Daily life- Regency Period
After breakfast with the children, the first job of the lady of the house would be to talk to the housekeeper. It would be important for them to communicate about the other servants, making sure they were doing their jobs properly and behaving correctly above and below stairs.
They would also discuss the evening meal. If visitors were expected, the lady would choose meals that were lavish and unusual. (They loved showing off) When these matters were dealt with the wife would then check through the household accounts. Bills for meat, candles and flour would usually be paid weekly. When the early morning activities were finished, the social whirl would begin! High society ladies would either receive calls or visit others. Tea would be drunk and snacks eaten.
Very agreeable pastime for a young Regency lady (especially a Brunswick town resident) was to show off their latest fans and fashions along the sea front. To stroll along the promenade at Brighton was a popular way to spend a few hours.
In Brunswick Square the lady of the house would have aspired to be the best dressed in town. Different outfits would be laid out by the maid for each section of the day. Politically, the French Revolution was a major talking point, thus introducing popular French fashions. At this time Napoleon had declared himself ruler of the Empire, and we see the emergence of the 'Empire Line' dress. This style raised the waist-line to sit under the breast.
This design pushed away from the need of the uncomfortable boned corsets. However if corsets were to be worn, the lady would be helped to dress by a maid. The maid would pull the strings tight at the back of the garment until the lady was laced in. On top of this would be placed a range of petticoats, then finally a 'Morning Dress'.
A Regency woman would change her clothes up to 6 times a day and would have had a number of different outfits for every conceivable occasion.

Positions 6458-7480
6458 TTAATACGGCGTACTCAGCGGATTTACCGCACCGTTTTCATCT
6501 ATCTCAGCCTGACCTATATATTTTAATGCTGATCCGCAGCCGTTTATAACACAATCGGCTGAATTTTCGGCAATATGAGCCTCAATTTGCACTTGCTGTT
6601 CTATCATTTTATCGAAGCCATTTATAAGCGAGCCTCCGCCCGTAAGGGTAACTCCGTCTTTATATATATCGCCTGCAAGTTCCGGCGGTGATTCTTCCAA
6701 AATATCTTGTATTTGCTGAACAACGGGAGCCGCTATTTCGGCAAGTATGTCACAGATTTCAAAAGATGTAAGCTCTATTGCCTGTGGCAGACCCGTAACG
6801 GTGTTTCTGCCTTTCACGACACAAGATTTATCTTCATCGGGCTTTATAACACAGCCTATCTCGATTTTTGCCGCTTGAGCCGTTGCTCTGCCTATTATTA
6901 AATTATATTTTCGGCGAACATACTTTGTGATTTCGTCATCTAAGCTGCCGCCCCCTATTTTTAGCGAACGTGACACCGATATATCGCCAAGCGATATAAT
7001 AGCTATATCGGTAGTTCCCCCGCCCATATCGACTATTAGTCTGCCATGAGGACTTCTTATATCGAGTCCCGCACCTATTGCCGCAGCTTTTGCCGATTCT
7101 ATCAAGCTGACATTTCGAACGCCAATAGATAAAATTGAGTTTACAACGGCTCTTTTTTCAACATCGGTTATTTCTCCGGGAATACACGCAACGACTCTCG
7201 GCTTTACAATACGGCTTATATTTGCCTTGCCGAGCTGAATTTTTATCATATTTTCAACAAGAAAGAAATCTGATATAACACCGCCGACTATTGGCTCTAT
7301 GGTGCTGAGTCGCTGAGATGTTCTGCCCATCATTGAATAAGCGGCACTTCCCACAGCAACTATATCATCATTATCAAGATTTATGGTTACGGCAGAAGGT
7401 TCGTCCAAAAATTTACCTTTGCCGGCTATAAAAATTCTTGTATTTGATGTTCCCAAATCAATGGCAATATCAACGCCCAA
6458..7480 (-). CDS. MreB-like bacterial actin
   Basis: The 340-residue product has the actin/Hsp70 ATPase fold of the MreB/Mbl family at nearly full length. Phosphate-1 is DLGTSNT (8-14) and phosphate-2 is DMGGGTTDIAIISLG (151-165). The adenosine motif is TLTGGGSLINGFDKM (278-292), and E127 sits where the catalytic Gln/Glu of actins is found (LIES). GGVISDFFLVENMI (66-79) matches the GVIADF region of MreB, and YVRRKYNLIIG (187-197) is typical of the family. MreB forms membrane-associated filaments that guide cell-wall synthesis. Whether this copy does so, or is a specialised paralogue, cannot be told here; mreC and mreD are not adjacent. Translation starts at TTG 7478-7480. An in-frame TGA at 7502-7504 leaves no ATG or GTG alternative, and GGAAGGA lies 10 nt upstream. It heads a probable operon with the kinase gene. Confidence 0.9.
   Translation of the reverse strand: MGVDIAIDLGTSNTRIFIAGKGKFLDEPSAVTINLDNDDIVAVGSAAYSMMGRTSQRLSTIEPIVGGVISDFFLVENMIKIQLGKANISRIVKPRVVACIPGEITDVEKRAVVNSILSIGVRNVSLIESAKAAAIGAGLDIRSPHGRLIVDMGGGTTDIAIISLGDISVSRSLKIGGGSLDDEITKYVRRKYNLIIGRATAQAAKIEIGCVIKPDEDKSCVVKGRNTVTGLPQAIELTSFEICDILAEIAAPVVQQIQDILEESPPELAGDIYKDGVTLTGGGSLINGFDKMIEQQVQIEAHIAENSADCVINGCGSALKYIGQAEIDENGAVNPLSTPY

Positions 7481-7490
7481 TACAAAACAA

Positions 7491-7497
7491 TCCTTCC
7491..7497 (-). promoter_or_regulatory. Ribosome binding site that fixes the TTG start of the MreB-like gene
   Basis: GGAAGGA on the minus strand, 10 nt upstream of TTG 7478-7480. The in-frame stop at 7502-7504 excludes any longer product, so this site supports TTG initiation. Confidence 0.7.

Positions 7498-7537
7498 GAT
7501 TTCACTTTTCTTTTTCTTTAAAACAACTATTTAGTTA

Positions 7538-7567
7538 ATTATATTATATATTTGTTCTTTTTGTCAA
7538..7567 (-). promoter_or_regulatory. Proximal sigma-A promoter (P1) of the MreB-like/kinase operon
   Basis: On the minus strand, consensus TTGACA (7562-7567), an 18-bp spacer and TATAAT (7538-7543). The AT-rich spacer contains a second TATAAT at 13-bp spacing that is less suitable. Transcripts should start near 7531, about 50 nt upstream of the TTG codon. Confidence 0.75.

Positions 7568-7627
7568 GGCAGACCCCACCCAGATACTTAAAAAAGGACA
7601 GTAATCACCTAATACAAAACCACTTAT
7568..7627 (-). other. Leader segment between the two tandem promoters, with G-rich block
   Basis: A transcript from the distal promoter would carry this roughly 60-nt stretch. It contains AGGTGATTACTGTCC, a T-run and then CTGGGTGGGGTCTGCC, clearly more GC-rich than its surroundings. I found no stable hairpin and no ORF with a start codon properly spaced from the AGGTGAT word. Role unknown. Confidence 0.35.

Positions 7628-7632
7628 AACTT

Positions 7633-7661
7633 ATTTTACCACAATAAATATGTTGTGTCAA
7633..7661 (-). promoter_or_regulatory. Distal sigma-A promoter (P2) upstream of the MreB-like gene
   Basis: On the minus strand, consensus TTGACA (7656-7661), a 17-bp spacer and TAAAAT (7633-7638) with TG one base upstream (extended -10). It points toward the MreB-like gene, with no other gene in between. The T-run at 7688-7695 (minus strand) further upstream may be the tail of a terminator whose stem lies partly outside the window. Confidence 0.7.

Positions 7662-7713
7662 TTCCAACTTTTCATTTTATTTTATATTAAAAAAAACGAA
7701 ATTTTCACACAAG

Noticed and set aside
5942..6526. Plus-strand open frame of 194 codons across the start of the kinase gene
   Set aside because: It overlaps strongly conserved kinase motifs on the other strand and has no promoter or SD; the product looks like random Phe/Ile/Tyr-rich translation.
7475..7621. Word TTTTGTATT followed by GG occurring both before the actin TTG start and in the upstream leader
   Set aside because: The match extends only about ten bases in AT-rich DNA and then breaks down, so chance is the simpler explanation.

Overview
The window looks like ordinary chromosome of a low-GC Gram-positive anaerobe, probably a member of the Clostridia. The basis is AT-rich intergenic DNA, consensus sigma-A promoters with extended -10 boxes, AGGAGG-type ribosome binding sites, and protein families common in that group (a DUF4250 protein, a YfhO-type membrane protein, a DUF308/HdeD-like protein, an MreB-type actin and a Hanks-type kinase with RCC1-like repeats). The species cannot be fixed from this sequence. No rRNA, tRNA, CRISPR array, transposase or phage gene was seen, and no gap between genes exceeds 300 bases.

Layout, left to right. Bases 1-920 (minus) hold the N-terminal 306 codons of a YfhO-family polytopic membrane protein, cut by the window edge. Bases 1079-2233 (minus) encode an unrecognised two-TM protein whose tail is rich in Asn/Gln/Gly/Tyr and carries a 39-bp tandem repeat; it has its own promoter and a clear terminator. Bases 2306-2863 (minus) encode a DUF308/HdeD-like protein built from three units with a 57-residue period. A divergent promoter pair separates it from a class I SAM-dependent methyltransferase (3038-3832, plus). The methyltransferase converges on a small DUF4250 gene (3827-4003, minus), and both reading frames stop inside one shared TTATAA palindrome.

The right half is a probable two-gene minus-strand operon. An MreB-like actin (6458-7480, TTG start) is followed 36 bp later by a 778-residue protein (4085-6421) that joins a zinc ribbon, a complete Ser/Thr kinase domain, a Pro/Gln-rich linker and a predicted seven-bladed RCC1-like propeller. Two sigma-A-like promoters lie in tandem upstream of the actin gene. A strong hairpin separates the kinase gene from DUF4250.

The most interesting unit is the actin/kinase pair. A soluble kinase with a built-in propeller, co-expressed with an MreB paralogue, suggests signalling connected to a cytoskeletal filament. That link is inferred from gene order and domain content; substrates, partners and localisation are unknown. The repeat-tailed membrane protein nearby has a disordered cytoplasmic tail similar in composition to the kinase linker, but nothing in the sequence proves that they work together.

Is the term for historical dances of the period ranging roughly from 1790 to 1825. Some feel that the popular use of the term "Regency dance" is not technically correct, as the actual English Regency (the future George IV ruling on behalf of mad King George III) lasted only from 1811 until 1820. However, the term "Regency" has been used to refer to a much broader period than the historical Regency for a very long time, particularly in areas such as the history of art and architecture, literature, and clothing. This is because there are consistencies of style over this period which make having a single term useful.
Most popular exposure to this era of dance comes in the works of Jane Austen. Balls occur in her novels and are discussed in her letters, but specifics are few. Films based on her works tend to incorporate modern revival English Country Dance; however, they rarely incorporate dances actually of the period and do them without the appropriate footwork and social style which make them accurate to the period. Dances of this era were lively and bouncy, not the smooth and stately style seen in films. Steps ranging from simple skipping to elaborate ballet-style movements were used.
In the early part of this period, up to the early 1810s, the ballroom was dominated by the country dance, the cotillion, and the scotch reel.
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